“There's a social anthropologist called Joan Halifax, who's a Zen Buddhist and works in the Upaya Zen Centre in Santa Fe.
“She's done work in Nepal, and she has also worked with the Dalai Lama and with neuroscientists, and she's tried to bring together all these different facets to look really deeply at what makes compassion, and what can help us be more compassionate.
“And she's got a lovely little model called the G.R.A.C.E Model, which is a way that any individual could quite quickly help themselves to get into a compassionate state within our person."
The G.R.A.C.E acronym stands for Gathering attention, Recalling intention, Attuning to self/other, Considering, Engaging.
It is all about gathering your thoughts before a clinical encounter and remembering why you are where you are.
Communication is another big part of compassion. O’Callaghan teaches communication skills workshops and there are often very simple things clinicians can do to improve.
“Some of those skills are just moving forward, close to the patient, to show that you're present and saying what you need to say that's difficult for the person to hear before waiting and leaving silence. People need time to digest what's being told to them and people feel cared for and held when you give them a moment to collect their thoughts,” she says.
“They’re basically skills that help you to understand what's happening to the other person, help you recognise and respond to their emotions.
“All of us have experiences in which we've been with people where it's not possible to fix the pain. And by being there, and staying there, and holding the space, and not running away, and bearing it, we do something. It's not fixing, but it's something.”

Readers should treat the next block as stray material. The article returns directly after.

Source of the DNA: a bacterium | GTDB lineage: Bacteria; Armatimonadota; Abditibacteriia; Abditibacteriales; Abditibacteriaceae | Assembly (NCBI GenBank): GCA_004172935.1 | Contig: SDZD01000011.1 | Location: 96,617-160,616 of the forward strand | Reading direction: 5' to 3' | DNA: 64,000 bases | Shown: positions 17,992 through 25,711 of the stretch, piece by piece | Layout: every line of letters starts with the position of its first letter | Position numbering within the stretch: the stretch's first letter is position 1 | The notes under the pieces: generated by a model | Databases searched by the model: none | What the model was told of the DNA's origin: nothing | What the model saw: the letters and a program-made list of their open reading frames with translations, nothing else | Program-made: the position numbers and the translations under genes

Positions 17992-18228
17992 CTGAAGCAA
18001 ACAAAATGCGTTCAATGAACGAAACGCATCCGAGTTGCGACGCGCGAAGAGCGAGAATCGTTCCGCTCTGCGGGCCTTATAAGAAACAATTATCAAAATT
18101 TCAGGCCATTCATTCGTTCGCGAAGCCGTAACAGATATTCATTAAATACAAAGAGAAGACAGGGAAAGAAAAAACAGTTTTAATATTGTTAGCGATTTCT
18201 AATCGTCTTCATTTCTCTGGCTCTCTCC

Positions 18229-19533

All of these, O’Callaghan says, are ways in which clinicians can switch from the critical, scientific world to a compassionate world. It is about being aware of the difference that clinicians can make to a patient’s life.
Concentrating on the individual health worker is often problematic and ignores systemic issues, and the so-called compassion fatigue is often more to do with the exhaustion that comes with the job.
When I put it to O’Callaghan that perhaps not all people have the natural capacity to be truly compassionate, she unpacks the last piece of the compassionate care puzzle – the culture of a workplace.
“I think we've all got this within us,” she says. “I think most people want to and do act from a place of kindness and generosity. And things happen around them that drum it out of them.
“So, for example, take a new grad nurse who is upset: a patient they've looked after has died and nobody talks about it, or somebody makes a negative comment about her reaction. What message does that give about how I, as a young health professional, should act in this sort organisation,” she says.
O’Callaghan says the literature shows us that teams that place emphasis on creativity and innovation instead of meeting targets and KPIs thrive, and going back to philosophy, teams that focus on wellbeing have better patient outcomes.
“We know medical outcomes improve when their care is compassionate, when they're communicated with well and effectively. Then their actual medical outcome improves and of course they feel better about the whole experience when satisfaction goes up and complaints go down."Do you have an idea for a story?